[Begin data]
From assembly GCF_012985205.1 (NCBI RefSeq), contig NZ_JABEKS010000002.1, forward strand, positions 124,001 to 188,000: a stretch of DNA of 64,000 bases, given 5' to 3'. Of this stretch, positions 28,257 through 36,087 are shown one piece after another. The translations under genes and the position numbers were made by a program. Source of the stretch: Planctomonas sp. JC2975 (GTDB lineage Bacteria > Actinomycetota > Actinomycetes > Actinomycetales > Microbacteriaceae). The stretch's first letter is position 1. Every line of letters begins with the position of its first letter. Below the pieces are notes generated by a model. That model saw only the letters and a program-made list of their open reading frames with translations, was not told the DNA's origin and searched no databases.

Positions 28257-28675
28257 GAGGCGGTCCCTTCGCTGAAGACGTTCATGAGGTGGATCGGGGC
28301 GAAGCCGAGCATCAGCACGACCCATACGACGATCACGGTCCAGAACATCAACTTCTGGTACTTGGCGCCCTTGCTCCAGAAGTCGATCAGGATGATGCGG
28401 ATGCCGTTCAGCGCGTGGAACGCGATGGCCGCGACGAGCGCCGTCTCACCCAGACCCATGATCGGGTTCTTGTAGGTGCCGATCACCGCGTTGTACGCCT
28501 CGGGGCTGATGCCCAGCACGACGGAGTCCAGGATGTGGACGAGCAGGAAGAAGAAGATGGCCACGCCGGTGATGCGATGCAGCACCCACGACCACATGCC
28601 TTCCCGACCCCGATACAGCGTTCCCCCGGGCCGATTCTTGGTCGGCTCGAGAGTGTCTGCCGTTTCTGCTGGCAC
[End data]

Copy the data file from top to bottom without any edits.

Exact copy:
From assembly GCF_012985205.1 (NCBI RefSeq), contig NZ_JABEKS010000002.1, forward strand, positions 124,001 to 188,000: a stretch of DNA of 64,000 bases, given 5' to 3'. Of this stretch, positions 28,257 through 36,087 are shown one piece after another. The translations under genes and the position numbers were made by a program. Source of the stretch: Planctomonas sp. JC2975 (GTDB lineage Bacteria > Actinomycetota > Actinomycetes > Actinomycetales > Microbacteriaceae). The stretch's first letter is position 1. Every line of letters begins with the position of its first letter. Below the pieces are notes generated by a model. That model saw only the letters and a program-made list of their open reading frames with translations, was not told the DNA's origin and searched no databases.

Positions 28257-28675
28257 GAGGCGGTCCCTTCGCTGAAGACGTTCATGAGGTGGATCGGGGC
28301 GAAGCCGAGCATCAGCACGACCCATACGACGATCACGGTCCAGAACATCAACTTCTGGTACTTGGCGCCCTTGCTCCAGAAGTCGATCAGGATGATGCGG
28401 ATGCCGTTCAGCGCGTGGAACGCGATGGCCGCGACGAGCGCCGTCTCACCCAGACCCATGATCGGGTTCTTGTAGGTGCCGATCACCGCGTTGTACGCCT
28501 CGGGGCTGATGCCCAGCACGACGGAGTCCAGGATGTGGACGAGCAGGAAGAAGAAGATGGCCACGCCGGTGATGCGATGCAGCACCCACGACCACATGCC
28601 TTCCCGACCCCGATACAGCGTTCCCCCGGGCCGATTCTTGGTCGGCTCGAGAGTGTCTGCCGTTTCTGCTGGCAC